The Torah scholar and philosopher Maimonides outlined three steps for repentance in his writings. These three steps include sincere confession of the sin, genuine regret, and a decision to change course, solemnly vowing not to repeat or perpetuate the action or behavior. Steps such as prayer, fasting, and charitable deeds may also factor into the forgiveness equation in Jewish thinking. According to Maimonides’ writings, one who is truly repentant of their transgressions will refuse to further partake in that action, even if there is another opportunity where one could choose to engage in such behavior but chooses not to. Thus, these aforementioned steps of teshuvah are all essential to our wrongdoing being erased from our record and ultimately to our redemption and salvation with God.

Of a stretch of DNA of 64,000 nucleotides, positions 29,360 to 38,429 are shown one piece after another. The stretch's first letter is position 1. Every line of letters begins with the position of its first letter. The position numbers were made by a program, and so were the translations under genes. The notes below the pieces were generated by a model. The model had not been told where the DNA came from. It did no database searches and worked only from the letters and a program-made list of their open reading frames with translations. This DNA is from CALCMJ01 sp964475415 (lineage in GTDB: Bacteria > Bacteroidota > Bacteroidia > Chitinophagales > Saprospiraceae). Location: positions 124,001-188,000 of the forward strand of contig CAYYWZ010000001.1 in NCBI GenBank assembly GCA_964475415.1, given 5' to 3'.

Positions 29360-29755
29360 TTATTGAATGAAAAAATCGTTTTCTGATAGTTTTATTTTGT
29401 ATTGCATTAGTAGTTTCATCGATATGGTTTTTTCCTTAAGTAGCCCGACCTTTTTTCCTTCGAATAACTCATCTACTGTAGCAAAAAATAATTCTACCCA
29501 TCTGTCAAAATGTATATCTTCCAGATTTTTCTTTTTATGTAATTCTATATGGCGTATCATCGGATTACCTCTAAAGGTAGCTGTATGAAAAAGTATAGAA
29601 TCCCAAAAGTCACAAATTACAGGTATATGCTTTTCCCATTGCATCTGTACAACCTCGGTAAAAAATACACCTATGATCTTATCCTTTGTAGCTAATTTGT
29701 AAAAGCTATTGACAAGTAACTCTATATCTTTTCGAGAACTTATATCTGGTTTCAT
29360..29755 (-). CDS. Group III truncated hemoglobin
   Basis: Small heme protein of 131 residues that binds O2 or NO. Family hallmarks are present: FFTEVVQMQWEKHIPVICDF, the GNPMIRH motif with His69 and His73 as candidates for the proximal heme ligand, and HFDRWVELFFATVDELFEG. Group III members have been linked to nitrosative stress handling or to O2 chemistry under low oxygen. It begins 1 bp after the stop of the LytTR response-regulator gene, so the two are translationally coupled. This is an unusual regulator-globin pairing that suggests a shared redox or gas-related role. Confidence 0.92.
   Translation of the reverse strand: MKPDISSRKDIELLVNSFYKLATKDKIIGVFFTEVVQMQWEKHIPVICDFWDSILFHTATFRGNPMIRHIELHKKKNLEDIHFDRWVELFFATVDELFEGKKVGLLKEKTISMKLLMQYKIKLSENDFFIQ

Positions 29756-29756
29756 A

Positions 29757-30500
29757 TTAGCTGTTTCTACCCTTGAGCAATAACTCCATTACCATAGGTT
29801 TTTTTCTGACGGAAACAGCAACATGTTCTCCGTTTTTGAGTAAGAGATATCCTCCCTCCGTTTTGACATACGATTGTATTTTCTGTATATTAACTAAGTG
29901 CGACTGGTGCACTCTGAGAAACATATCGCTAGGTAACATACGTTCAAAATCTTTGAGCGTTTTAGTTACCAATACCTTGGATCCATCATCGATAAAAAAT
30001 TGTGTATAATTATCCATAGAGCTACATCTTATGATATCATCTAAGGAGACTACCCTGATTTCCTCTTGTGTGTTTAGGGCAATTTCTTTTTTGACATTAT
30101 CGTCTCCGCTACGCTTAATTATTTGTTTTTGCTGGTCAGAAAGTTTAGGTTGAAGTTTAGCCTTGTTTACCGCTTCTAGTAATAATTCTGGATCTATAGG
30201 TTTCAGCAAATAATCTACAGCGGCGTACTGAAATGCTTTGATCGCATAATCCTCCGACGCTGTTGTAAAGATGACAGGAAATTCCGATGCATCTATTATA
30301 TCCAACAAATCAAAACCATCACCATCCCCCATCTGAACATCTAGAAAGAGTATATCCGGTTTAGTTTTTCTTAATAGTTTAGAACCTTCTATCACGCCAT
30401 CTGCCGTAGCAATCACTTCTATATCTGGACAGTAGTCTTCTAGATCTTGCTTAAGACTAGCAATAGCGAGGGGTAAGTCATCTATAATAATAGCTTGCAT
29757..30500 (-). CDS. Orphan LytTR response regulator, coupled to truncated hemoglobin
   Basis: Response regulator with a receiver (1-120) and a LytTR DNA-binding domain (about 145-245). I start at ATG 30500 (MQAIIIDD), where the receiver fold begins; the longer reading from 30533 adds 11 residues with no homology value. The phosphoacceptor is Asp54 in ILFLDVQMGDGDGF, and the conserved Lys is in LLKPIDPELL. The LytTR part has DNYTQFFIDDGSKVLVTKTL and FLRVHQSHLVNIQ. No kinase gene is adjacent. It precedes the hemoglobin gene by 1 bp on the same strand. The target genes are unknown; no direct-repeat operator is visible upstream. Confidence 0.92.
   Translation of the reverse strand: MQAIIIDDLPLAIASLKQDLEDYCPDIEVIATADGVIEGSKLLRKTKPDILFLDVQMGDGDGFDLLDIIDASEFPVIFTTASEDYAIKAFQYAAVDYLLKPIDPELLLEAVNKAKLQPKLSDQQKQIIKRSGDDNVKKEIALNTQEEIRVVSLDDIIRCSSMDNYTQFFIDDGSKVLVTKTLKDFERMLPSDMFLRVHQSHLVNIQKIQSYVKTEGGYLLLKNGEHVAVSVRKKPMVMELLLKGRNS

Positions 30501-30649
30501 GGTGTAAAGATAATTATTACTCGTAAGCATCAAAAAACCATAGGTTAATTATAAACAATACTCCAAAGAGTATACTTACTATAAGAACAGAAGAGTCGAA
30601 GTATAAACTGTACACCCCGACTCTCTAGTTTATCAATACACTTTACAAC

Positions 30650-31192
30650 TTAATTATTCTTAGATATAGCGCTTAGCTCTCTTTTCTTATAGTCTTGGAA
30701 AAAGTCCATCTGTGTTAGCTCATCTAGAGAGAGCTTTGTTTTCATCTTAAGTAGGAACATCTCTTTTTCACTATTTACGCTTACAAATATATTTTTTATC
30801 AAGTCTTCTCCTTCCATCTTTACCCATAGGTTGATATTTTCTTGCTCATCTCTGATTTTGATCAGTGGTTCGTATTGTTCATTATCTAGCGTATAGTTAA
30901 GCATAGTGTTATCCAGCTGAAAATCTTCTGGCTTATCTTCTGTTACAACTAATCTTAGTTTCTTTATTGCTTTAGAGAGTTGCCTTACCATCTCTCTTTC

Writings in the Talmud specify that each individual must go through the process of teshuvah, which must consume all of one’s days. This is not something that can be done collectively or on behalf of another person. Ideally, the teshuvah process is to be undertaken with much simchah—joy and enthusiasm—at the concept of being released from the shackles of sin so that we may stand before our Lord with clean and purified hearts. The practice has emerged during the High Holy Days for Jewish people to contact their friends, family members, acquaintances, and anyone else they may have offended during the past year and make whatever amends may be necessary to repair the broken relationship in earthly terms before the matter can be considered fully resolved with God.